“We’re PATH accredited, which is the Professional Association for Therapeutic Riding,” Knopf says. “We actually know how to teach the hippotherapy and help our disabled veterans — not just on the mental avenue of things, but on the physical avenue of things.”
Knopf says many of her volunteers travel by wheelchair. She has made it a point to find ways V.E.T.S. can still serve the volunteers who might not be able to ride or walk with the horses.
“A lot of my horses drive [buggies] because they’ve been rescues from the Amish,” Knopf says. “So we get them out of wheelchairs and actually into true horsepower.”
Ultimately, Knopf says the relationship the horse and the volunteer forms is more important than the types of activities they do together. She says, “It’s not a structured program. I have some guys that come out here that never want to ride.
“They just want to work, and they want to groom and touch the horses. But they don’t want to get on them. That’s fine too. If they want to ride, then we teach them, but they don’t have to know a darn thing about the horses.”
Knopf sees the benefits of these relationships, both in her veteran participants and her horses. “It loosens them up, and they start making eye contact with you when you’re talking, instead of looking at their shoes. They come out of their shell and they become more verbal,” she says.
“What we are trying to get everybody to do when we bring them out here is relax.”
Opening lines of communication
The horses also find peace at V.E.T.S., though it may take months for abused horses to learn to trust people again. Because veterans and rescued horses often share common traumas, Knopf believes the two form unique bonds veterans would not otherwise be able to forge.
“Most of the time when the rescues come in, they’re very fearful of people,” she says. “So we sit on a bucket that’s full of carrots or apple pieces and we coax them up and slowly start touching them.”
As the horses develop trust with their volunteers, veterans often find they have established deep connections with the animals, particularly with the foals. From a young age, Knopf and volunteers teach the young ones that people are a source of much-welcomed rubs for itchy horses. They especially like their butts scratched.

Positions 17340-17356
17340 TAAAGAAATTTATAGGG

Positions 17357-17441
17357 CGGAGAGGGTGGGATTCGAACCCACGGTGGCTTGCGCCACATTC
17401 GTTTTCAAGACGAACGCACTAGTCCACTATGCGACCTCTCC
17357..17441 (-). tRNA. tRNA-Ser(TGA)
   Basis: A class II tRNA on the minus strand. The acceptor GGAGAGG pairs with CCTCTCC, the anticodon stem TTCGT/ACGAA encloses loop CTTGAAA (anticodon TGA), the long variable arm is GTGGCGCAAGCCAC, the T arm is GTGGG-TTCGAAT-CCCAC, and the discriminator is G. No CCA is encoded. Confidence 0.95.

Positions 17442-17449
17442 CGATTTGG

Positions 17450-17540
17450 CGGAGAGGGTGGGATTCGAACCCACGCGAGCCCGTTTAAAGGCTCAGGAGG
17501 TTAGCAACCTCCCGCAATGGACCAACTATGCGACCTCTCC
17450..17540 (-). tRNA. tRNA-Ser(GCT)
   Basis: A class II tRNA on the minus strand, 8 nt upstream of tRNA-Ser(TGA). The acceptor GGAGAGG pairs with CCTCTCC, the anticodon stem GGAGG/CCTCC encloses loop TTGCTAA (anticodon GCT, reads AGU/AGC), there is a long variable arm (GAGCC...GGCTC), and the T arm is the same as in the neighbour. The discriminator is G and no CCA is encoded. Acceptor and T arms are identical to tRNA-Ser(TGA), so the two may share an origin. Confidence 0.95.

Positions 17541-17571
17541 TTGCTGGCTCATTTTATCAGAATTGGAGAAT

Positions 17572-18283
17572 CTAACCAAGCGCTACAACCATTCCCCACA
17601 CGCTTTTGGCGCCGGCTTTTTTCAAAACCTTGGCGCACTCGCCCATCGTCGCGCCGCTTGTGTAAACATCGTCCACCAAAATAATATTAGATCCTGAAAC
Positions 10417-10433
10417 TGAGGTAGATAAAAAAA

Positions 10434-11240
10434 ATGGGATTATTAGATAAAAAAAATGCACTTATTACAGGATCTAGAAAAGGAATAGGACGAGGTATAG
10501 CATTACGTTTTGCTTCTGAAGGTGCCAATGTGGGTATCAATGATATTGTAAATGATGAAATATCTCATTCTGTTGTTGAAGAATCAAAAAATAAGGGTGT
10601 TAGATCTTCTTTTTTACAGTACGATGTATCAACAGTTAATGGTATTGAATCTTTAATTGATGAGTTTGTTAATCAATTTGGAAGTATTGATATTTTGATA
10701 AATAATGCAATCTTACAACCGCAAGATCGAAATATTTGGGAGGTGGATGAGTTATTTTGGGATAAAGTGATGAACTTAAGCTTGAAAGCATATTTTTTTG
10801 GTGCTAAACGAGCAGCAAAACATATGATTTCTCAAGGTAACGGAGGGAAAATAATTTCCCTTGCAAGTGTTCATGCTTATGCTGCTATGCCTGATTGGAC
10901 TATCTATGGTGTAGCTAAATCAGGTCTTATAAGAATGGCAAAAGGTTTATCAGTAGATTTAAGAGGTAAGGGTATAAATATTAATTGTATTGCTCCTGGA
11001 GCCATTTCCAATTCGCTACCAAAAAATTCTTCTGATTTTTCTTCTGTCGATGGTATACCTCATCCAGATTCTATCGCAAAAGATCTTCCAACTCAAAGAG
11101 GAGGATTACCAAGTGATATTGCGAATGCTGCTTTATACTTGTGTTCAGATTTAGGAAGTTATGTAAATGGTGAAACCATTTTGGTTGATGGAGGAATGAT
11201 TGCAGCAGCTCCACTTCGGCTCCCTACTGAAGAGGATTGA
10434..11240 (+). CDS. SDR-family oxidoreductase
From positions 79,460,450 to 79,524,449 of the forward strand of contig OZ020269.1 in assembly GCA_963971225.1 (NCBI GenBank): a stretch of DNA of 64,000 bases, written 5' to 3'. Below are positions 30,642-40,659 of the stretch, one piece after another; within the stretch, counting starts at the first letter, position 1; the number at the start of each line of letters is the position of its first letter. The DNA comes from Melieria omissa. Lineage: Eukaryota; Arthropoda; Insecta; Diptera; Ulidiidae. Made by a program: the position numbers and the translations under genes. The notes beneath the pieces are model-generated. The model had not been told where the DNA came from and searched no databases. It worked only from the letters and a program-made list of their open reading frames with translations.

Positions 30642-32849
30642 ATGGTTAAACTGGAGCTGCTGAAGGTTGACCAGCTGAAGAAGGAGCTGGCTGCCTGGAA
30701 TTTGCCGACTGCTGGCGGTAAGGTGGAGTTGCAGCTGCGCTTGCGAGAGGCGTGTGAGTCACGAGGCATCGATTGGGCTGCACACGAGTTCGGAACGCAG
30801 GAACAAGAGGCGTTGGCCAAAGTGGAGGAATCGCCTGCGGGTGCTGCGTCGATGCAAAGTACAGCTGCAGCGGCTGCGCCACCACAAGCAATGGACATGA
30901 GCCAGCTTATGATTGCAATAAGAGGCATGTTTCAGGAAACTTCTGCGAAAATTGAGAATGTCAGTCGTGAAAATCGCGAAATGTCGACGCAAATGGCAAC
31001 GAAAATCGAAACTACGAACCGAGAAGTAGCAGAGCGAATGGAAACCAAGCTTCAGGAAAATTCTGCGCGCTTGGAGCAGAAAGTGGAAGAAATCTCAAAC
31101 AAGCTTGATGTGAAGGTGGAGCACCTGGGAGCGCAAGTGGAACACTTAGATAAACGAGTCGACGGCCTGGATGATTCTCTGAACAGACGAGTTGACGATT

“[A volunteer] will be standing there, and they’ll be afraid. And [the horse] will back up and push on them until they reach out and start scratching,” she says. “In a sense, [the horses] learn to bring people out. And the more you ignore, the worse they are.
“There’s something to be said for a horse that seeks your company versus a horse who is totally indifferent to you. These horses are forever seeking our company.”
Photo courtesy of Andy Pham.
Light in the dark
Knopf still has her son’s bullet.
It reminds her of the work that lies ahead. As a veteran, she can’t help but see the profound need all around her.
“The guys and gals that are going [into service] right now are coming back to a failed economy, lost jobs, husbands and wives that have spent their money while they’ve been deployed. … Maybe they’ve lost their home, maybe they’ve lost their job and [maybe] they have a hard time putting the rifle and the cammies in the corner and going back to being a soccer mom or soccer dad,” she says.
Knopf isn’t alone in her mission though; the horses at September Farm lend their assistance. They need the help of their volunteers. As both volunteer and horse begin to heal and trust, their gratitude shines like a spark.
“We try to bring a little light where there’s dark,” Knopf says.
With thanks to the generosity of the late Pearl and Russell Douglas, Veterans Equine Trail Services is moving to the Douglas Legacy Farm in 2013. For those interested in volunteering at the farm, assisting with projects (“We are in great need of hay,” Barbara Knopf says) or scheduling an appointment, contact Barbara Knopf at (608) 985-8886 or firstname.lastname@example.org.